- Shortly after midnight, Lord Kitchener decides that given Sir John French's continued insistence on retreat, his only option is to visit French directly. At 2am he walks into Grey's bedroom to inform him he is going to France, and thirty minutes later he leaves Charing Cross by a special train for Dover, where a fast cruiser carries him across the Channel. By morning, Kitchener is in Paris, and has summoned French and his staff to the British Embassy, where Premier Viviani will also be present. The BEF commander is instantly offended when Kitchener arrives - the latter has worn his blue undress Field Marshal uniform, which Sir John French takes as an attempt to pull rank. The conversation among the group becomes increasingly heated, at which point Kitchener pulls French into a private room. The specifics of their conversation are unknown, but Kitchener repeats the key point in a letter later today to the BEF commander, a copy of which is also sent to Prime Minister Asquith - the BEF is 'now engaged in the fighting line, and will remain conforming to the movements of the French Army.' Sir John French has been told as bluntly as possible that retreat out of the Entente line is not to occur, and thus the BEF is to remain in the battle. The meeting, of course, does nothing to improve Sir John French's dispostion.
- Even as Kitchener is informing the BEF commander of his responsibilities, the 1st Cavalry Brigade and L Battery of the Royal Horse Artillery, covering the rear of the BEF, come under attack by the German 4th Cavalry Division, belonging to Kluck's 1st Army, at the village of Néry. During the fighting all but one gun of L Battery are destroyed, and the crew of No. 6 are constantly under enemy fire. Despite continued losses, the soldiers manning No. 6 gun maintain fire for two and a half hours, providing cover for 5th Dragoon Guards to strike the Germans in their flank, forcing the Germans to retire. Three soldiers (one posthumously) who manned No. 6 gun are awarded the Victoria Cross, Britain's highest award for gallantry. The action allows the BEF to once again escape destruction, enraging General Kluck.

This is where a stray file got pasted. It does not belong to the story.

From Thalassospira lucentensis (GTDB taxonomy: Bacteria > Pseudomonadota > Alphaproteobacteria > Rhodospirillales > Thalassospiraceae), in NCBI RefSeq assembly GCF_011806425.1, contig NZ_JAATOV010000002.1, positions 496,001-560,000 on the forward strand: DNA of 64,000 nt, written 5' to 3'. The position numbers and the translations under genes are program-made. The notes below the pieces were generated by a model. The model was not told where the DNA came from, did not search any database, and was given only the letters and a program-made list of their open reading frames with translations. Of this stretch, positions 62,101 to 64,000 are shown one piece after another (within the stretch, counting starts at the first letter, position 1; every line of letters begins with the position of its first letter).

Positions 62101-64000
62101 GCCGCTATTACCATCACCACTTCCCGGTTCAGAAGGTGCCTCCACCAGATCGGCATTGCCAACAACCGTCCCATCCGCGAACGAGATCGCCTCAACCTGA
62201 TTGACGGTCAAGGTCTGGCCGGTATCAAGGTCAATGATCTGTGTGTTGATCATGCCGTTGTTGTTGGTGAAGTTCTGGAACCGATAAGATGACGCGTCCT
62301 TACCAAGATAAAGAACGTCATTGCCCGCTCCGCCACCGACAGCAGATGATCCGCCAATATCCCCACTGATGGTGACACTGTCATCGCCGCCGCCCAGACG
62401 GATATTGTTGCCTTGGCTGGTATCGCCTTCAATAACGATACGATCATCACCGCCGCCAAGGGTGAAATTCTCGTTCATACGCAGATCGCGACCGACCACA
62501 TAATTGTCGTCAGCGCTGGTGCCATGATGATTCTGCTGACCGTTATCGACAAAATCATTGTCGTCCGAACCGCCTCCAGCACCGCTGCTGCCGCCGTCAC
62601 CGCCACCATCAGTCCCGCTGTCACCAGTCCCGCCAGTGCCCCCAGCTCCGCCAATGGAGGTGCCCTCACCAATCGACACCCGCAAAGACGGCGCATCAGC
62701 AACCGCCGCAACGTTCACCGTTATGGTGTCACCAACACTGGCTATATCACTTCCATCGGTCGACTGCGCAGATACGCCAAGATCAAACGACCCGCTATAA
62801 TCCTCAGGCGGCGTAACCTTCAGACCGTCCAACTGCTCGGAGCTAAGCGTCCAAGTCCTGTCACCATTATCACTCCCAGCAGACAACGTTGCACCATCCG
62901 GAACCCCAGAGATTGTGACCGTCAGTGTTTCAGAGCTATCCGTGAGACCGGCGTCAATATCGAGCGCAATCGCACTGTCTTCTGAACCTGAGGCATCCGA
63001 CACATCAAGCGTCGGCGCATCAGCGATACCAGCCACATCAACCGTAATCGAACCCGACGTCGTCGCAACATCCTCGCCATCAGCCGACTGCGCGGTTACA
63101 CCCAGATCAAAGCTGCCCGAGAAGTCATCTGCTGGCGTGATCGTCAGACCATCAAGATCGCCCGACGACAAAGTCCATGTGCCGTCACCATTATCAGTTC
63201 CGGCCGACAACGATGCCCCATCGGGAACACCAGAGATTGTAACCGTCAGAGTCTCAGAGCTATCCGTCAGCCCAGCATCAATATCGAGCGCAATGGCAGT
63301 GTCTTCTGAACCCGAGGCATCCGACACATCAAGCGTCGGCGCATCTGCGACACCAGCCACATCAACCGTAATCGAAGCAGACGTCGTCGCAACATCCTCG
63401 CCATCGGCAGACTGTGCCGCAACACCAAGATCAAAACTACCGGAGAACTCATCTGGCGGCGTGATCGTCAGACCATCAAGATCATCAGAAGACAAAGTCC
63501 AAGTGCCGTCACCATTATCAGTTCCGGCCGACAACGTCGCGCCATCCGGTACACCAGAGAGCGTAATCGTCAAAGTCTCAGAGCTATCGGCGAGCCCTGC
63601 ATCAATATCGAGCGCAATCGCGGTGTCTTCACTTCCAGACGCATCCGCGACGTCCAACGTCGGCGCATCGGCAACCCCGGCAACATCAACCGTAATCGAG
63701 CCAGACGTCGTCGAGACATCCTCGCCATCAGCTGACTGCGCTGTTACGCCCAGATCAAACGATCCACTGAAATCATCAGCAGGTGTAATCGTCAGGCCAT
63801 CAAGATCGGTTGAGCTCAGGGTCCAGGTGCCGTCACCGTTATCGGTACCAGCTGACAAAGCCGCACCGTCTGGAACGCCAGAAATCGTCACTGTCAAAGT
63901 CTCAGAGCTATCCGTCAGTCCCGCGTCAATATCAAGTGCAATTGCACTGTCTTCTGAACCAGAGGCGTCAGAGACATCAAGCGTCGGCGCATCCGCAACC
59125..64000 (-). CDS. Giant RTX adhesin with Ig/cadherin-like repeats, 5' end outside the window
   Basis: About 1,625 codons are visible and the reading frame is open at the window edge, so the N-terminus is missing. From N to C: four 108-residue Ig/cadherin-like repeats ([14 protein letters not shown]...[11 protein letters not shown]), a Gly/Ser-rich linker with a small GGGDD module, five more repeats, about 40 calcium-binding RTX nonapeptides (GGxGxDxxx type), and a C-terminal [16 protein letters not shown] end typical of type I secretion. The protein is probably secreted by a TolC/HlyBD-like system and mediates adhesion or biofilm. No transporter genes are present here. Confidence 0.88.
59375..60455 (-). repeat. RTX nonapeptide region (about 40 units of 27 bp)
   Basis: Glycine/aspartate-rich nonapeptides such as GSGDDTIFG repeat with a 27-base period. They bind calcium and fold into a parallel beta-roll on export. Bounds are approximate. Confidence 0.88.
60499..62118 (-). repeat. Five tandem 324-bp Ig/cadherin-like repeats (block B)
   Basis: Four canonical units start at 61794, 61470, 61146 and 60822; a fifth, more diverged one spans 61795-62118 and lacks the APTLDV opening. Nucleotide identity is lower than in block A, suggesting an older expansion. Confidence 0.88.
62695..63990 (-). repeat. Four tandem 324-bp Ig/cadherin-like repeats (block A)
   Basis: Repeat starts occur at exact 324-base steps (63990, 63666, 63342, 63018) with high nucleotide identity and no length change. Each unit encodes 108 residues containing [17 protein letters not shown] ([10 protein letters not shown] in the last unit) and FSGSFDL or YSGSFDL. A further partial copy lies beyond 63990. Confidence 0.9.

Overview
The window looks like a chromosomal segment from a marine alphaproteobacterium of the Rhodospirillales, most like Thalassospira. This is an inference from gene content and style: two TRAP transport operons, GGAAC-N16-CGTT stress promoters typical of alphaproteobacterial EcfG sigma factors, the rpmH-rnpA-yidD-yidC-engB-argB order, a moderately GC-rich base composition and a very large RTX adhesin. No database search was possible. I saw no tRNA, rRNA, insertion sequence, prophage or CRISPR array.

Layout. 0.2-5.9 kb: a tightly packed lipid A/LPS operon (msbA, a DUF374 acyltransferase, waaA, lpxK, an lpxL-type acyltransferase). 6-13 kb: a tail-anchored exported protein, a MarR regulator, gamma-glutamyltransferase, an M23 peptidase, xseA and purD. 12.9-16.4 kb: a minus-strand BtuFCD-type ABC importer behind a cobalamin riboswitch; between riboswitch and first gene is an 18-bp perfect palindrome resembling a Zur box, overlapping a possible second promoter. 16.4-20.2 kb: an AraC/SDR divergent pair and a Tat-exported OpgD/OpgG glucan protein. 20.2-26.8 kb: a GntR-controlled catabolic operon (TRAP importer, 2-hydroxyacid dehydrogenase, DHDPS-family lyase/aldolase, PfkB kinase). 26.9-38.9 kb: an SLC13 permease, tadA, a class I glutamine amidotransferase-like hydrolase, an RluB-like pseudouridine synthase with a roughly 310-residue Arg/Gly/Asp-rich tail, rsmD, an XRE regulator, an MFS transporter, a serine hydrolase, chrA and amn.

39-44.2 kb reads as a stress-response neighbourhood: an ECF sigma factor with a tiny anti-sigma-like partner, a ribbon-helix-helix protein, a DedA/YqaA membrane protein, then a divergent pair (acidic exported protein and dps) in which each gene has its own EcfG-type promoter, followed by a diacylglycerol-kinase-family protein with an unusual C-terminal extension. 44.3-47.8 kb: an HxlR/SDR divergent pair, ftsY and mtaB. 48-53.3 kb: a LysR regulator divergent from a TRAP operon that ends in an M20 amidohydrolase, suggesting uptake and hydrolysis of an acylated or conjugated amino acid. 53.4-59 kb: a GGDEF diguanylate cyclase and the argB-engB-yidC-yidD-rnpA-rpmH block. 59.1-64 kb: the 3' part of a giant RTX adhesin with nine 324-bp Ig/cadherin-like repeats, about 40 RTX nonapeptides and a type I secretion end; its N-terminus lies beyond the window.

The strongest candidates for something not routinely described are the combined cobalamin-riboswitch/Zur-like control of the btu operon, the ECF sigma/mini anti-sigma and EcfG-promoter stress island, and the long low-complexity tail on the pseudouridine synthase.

|Group photograph of L Battery of the Royal Horse Artillery, prior to embarkation for France. Of the men pictured,|
twenty-three were killed and thirty-one wounded at Néry today.
- The French 3rd and 4th Armies, together with Foch's army detachment, launches an attack today out of the Verdun fortified region against the German 5th Army, straddling the Meuse River. Their objective is to turn from facing northeast to facing north, so to cover the right flank of Foch's army detachment as it comes into the line. When the French attack is called off in the afternoon, Moltke believes the Germans have smashed a major counteroffensive, and the chimera of a Cannae appears once more to him. He orders 3rd Army to move southeast across the Aisne River, followed by the left wing of 2nd Army. His hope is to cut behind the French force attacking 5th Army, surrounding them and allowing for their destruction.
- As the French army retreats, the maintenance of morale is crucial. Despite the exhausting marches, soldiers must continue to obey orders to avoid having the retreat turn into a rout. To help ensure discipline is maintained, French officers are today given authorizations to conduct executions within 24 hours of those convicted of desertion - in a life and death struggle for the survival of France, providing the right 'incentives' to the army as a whole is more important than the fate of any individual soldier.
- On the Galician Front, STAVKA, Russian army headquarters, orders 3rd Army to adjust its advance to the northwest, to close the gap between it and 5th Army, and aid the latter. General Brusilov's 8th Army, meanwhile, is to cover 3rd Army's southern flank and advance on Lemberg.
Meanwhile, the Austro-Hungarian 1st Army has advanced to the outskirts of Lublin to the north after its victory in the Battle of Kraśnik. However, the Russian 4th Army opposite is being reinforced by the arrival of the Russian 9th Army, and the Austro-Hungarians are able to make no further progress.
|The situation on the Galician front, Sept. 1st, 1914|